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1 item from 2006


11 September 2006 | The Hollywood Reporter | See recent The Hollywood Reporter news »

SYDNEY -- Baz Luhrmann set the bar high for maverick adaptations of Shakespeare, but fellow Aussie director Geoffrey Wright takes a game leap at it with his postmodern rendering of Macbeth. While this juiced-up, drugs 'n' guns reworking can't match the startling originality or sheer mad spectacle of Luhrmann's "Romeo + Juliet," the two share a sexy swagger aimed at young viewers who might otherwise balk at the 400-year-old language.

Absent Hollywood stars in the league of Leonardo DiCaprio and Claire Danes, Macbeth can't expect "Romeo + Juliet's" robust international boxoffice, but receipts should be healthy at home, and the heady mix of nudity, uber-violence and a swoonworthy leading man will stir curiosity abroad.

This is Shakespeare as action film -- furiously paced and unapologetically cinematic. If the baroque sets and costumes often overwhelm the acting, it's unlikely the hipsters will mind. Wright, who directed Russell Crowe in the bruising neo-Nazi film Romper Stomper, has matched the sound and fury of the Bard's most bloodthirsty play with depictions of carnage that border on sadistic.

The slaying of Lady Macduff and her son prompted walk-outs in test screenings. Macbeth's frenzied butchering of Duncan, a murder that occurs offstage in the play, is shown here in gruesome detail.

Throw in a casually naked, coke-snorting Lady Macbeth and an orgy with the three witches -- portrayed as bare-breasted teenagers who look like they wandered in from The O.C. -- and you have a Macbeth that would give Roman Polanski pause.

Shakespeare's immortal tragedy about a Scottish prince's murderous quest for power has been relocated to the underworld of Melbourne's present-day gang wars, where the concept of bloody vengeance mirrors that of feudal times.

Macbeth (a lusty performance from Somersault's Sam Worthington) is now henchman to crime boss Duncan (a strong Gary Sweet), and the play's lords and noblemen become rock-star-ready hoods packing heat. The film opens with a flashily edited massacre following a dead-of-night drug deal, and it is a good 10 minutes before the first word is spoken.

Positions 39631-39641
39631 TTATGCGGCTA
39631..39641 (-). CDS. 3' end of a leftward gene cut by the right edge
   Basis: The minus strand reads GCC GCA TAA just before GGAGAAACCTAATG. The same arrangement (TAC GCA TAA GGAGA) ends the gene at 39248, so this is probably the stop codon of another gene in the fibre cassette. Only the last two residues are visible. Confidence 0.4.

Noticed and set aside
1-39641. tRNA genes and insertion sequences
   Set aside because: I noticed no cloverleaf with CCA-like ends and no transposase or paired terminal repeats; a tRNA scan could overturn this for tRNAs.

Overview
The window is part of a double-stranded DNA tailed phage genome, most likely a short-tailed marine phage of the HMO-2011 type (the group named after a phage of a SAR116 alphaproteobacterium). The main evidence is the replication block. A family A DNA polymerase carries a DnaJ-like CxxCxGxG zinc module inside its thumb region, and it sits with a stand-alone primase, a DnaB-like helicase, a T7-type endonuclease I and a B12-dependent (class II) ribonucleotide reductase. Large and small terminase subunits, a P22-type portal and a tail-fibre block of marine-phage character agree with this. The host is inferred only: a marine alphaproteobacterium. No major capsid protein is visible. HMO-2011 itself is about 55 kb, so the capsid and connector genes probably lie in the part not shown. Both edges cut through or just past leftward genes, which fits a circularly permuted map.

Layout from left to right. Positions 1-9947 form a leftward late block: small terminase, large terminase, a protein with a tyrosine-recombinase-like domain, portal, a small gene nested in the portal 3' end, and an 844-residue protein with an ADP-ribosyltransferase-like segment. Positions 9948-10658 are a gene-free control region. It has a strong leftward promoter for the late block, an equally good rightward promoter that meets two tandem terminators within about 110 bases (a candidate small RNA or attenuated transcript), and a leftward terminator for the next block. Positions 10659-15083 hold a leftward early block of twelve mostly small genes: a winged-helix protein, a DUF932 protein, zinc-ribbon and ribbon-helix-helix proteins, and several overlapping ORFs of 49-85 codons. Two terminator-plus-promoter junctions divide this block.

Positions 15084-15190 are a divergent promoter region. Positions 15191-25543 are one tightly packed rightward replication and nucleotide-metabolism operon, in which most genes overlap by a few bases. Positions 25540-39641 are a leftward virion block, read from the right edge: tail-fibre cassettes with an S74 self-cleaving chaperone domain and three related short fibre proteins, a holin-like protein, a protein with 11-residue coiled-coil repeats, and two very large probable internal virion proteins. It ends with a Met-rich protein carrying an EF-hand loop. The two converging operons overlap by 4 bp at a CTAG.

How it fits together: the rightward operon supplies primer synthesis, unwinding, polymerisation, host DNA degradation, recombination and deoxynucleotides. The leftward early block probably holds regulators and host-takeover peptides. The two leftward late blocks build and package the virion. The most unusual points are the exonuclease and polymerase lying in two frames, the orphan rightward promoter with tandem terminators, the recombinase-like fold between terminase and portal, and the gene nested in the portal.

The Elizabethan English jars at first (and some heavy Strine accents add another layer of bizarre), but soon the medieval-chic sets, the sleek black SUVs and machine guns and the florid but conversationally spoken language all mesh into a gothic parallel universe that makes its own kind of sense.

It is a bit Reservoir Dogs with a set borrowed from The Crow.

It helps that the original text is magnificent and the plot so precise; Wright and his co-writer Victoria Hill (who also plays a glamorous Lady Macbeth) have produced a fairly faithful, if heavily edited, reading of this timeless tale.

Duncan rewards Macbeth for his service during the earlier battle but, while under the influence of celebratory drugs and alcohol at a derelict nightclub, our hero is visited by the trio of witches who prophesy a much greater prize -- delivering their "fair is foul" speech as a glitter ball spins overhead.

Spurred on by the poisonously ambitious Lady Macbeth, Macbeth kills Duncan and seizes power. As the new crime lord's reign of terror continues and the body count grows, guilt plunges him into madness. With Worthington exhibiting less of the imperial hubris that defined previous Macbeths and more of a wild-eyed, Jack Black-style craziness that proves the film's weakest link.

Staggering drunkenly about his country mansion, dissolute and spooked while those around him plot revenge, the character discourages sympathy. Lady Macbeth, on the other hand, acquires an uncommon vulnerability with the implication that she is grieving the loss of a child.

Production design is as wicked as the narrative, all blood-red furnishings and misty, brooding exteriors, with John Clifford White's clamorous soundtrack and cinematographer Will Gibson's skewed camera adding to the disquiet.

Some of the minor players stumble over the dialogue, but performances generally are strong, though style mavens may be too busy drooling over the voguish costumes and opulent interiors to notice.


Mushroom Pictures


Director: Geoffrey Wright

Screenwriters: Geoffrey Wright, Victoria Hill

Adapted from the play by: William Shakespeare

Producer: Martin Fabinyi

Executive producers: Michael Gudinski, Gary Hamilton, Greg Sitch, Antonio Zeccola

Director of photography: Will Gibson

Production designer: David McKay

Music: John Clifford White

Co-producer: Jenni Tosi

Costume designer: Jane Johnston

Editor: Jane Usher


Macbeth: Sam Worthington

Lady Macbeth: Victoria Hill

Macduff: Lachy Hulme

Banquo: Steve Bastoni

Duncan: Gary Sweet

No MPAA rating

Running time -- 109 minutes »

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1 item from 2006

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